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Fall colors in the garden

Well, fall must be officially here; the kids are back in school the leaves are starting to change and the nights are quite cool.  Since the dog days of August barely made a showing, these cool nights have actually put the plants into an early fall cycle.  The Maples, Black Gum and Sourwood have already begun to change to those wonderful shades of red which the Blue Ridge is known for.

If you have yet to visit our neck of the woods, grab a camera and come on down. We all talk about the leaves changing but do you really understand why? 

Well let me enlighten you.  Leaves are nature's food factories. Plants take water from the ground through their roots. They take a gas called carbon dioxide from the air. Plants use sunlight to turn water and carbon dioxide into glucose. Glucose is a kind of sugar. Plants use glucose as food for energy and as a building block for growing. The way plants turn water and carbon dioxide into sugar is called photosynthesis. That means "putting together with light." A chemical called chlorophyll helps make photosynthesis happen. Chlorophyll is what gives plants their green color. 
As summer ends and autumn comes, the days get shorter and shorter. This is how the trees "know" to begin getting ready for winter.
During winter, there is not enough light or water for photosynthesis. The trees will rest, and live off the food they stored during the summer. They begin to shut down their food-making factories. The green chlorophyll disappears from the leaves. As the bright green fades away, we begin to see yellow and orange colors. Small amounts of these colors have been in the leaves all along. We just can't see them in the summer, because they are covered up by the green chlorophyll.

The bright reds and purples we see in leaves are made mostly in the fall. In some trees, like Maples, glucose is trapped in the leaves after photosynthesis stops. Sunlight and the cool nights of autumn cause the leaves turn this glucose into a red color. The brown color of trees like oaks is made from wastes left in the leaves.

It is the combination of all these things that make the beautiful colors we enjoy in the fall. Sorry I have my teacher hat on. This is from science made simple wesite be sure to check it out. www.sciencemadesimple.com I hope when you look at your trees you will enjoy the colors you remember how nature creates this show every year. 

Garlic Thyme on Oct 3rd 
Join us on Saturday Oct 3rd, at 10 for a garden tour, lunch and a full afternoon of classes on Growing, Planting, Harvesting and of course lots of tasting of garlic. We will have a mini garlic braiding class too. All activites are FREE except for lunch which will be $9.50 a piece. Registration is required for lunch. If you want to spend the day and don't want lunch by all means bring a picnic lunch and spend the day with us.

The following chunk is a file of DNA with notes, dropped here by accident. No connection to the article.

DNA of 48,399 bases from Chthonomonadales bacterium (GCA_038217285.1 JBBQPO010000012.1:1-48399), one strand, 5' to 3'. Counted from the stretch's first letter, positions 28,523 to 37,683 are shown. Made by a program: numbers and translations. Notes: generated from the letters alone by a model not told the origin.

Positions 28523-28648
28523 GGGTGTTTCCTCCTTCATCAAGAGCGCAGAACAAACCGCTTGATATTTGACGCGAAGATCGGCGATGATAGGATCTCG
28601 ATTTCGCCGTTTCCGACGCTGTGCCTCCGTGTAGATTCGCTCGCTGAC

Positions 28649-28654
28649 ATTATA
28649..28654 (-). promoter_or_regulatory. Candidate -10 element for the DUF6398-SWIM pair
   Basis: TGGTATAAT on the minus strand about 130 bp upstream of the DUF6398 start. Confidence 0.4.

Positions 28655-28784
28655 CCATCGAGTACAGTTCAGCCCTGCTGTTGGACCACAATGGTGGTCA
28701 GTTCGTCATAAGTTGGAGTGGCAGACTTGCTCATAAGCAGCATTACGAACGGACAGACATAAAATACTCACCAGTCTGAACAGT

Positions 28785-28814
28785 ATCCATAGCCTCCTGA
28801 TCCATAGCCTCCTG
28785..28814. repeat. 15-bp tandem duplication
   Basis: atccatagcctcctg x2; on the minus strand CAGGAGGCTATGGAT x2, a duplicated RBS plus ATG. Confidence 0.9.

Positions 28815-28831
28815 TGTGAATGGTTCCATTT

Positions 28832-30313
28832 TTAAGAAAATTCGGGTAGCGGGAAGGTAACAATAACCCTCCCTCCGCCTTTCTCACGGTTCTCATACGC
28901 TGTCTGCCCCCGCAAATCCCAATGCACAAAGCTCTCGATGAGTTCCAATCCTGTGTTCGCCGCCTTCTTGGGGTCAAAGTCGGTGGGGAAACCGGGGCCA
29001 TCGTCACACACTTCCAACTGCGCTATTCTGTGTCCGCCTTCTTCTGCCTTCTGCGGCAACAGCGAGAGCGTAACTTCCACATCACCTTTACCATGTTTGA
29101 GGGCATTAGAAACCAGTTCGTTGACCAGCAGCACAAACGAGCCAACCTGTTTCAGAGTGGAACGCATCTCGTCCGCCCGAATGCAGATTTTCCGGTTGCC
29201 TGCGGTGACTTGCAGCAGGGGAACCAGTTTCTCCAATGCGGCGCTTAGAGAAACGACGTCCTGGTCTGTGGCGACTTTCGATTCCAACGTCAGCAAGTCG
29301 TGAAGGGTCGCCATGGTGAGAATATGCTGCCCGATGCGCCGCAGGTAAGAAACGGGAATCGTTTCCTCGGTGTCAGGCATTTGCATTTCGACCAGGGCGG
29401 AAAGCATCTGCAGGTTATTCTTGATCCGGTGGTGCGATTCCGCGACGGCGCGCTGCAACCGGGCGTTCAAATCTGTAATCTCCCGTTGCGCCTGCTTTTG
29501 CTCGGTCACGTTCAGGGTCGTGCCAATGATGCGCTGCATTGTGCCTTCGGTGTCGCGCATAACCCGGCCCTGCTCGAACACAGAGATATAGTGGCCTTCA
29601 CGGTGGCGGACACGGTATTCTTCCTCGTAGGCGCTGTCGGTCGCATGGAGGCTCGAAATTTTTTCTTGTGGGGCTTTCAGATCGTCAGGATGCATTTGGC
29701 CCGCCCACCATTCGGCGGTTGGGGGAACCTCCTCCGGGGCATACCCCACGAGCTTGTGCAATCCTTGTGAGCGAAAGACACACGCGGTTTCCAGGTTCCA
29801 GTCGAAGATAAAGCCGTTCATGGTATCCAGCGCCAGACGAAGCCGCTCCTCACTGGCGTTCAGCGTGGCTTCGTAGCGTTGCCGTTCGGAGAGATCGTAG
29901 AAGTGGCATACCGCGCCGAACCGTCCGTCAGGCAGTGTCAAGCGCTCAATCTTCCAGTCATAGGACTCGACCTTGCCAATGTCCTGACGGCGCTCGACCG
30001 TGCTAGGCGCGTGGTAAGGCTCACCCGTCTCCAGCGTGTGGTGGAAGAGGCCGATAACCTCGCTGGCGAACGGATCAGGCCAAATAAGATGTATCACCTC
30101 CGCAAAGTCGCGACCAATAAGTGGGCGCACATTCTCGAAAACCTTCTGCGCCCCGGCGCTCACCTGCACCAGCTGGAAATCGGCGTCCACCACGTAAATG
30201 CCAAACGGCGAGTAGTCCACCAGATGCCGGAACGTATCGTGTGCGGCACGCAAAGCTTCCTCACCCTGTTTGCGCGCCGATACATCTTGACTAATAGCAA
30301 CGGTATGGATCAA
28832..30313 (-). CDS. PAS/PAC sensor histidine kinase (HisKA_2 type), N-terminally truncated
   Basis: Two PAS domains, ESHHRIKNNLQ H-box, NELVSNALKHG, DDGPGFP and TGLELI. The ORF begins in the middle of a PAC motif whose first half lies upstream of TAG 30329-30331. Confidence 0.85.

Garlic will be able for sale, for planting and eating, and of course braids will be available on the 3rd. Those of you who have bought the braids in the past can attest to the fact that they will keep until next April or May, so they work great for Christmas gifts too.  

Change comes to the farm  
While we were closed for August we worked in the gardens, cut back a few things and did a bit of traveling. We cut back the Purple Cone  Flowers and will soon cut back the Black eyed Susans which have thrived with these cool temps. We have been asked how we planted such a beautiful display- well I didn't. The birds did it. The Black Eyed Susans are annuals which reseed every year. They will take over but are easy to remove if they show up where you don't want them.  

Now for our changes: we are putting up a Butterfly Enclosure. that's where our travels took us. The week after next we are hoping to have a 24x48' screen house erected which we will plant and turn into a walk through garden.  Ideally, I would like to place a house over one of our gardens but that will not happen, so I will start planting this fall and next spring you will be able to walk amongst the butterflies. Many of you have mentioned walking through the gardens and watching the butterflies.

Be sure to check the web for particulars about Garlic Thyme and the remaining classes in Sept.

As we wind down for the season Gregg and I want to thank you  for your continued support and the outpouring of concern through a rough year.We will be open weekends until Oct 10 and after that we will be open only by appointment.Thanks,Ellen and Gregg